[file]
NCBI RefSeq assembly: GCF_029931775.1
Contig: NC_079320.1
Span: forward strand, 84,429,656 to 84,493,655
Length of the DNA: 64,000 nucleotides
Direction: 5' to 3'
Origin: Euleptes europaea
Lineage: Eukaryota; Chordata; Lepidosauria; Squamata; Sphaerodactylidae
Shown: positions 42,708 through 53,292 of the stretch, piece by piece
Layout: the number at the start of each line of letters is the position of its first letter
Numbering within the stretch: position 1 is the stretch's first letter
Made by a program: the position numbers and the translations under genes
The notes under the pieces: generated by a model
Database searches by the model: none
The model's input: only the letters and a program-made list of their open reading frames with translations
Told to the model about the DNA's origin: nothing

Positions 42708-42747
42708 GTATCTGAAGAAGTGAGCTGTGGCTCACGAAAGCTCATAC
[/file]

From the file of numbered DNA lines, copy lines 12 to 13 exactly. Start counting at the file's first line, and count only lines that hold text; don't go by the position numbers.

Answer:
The notes under the pieces: generated by a model
Database searches by the model: none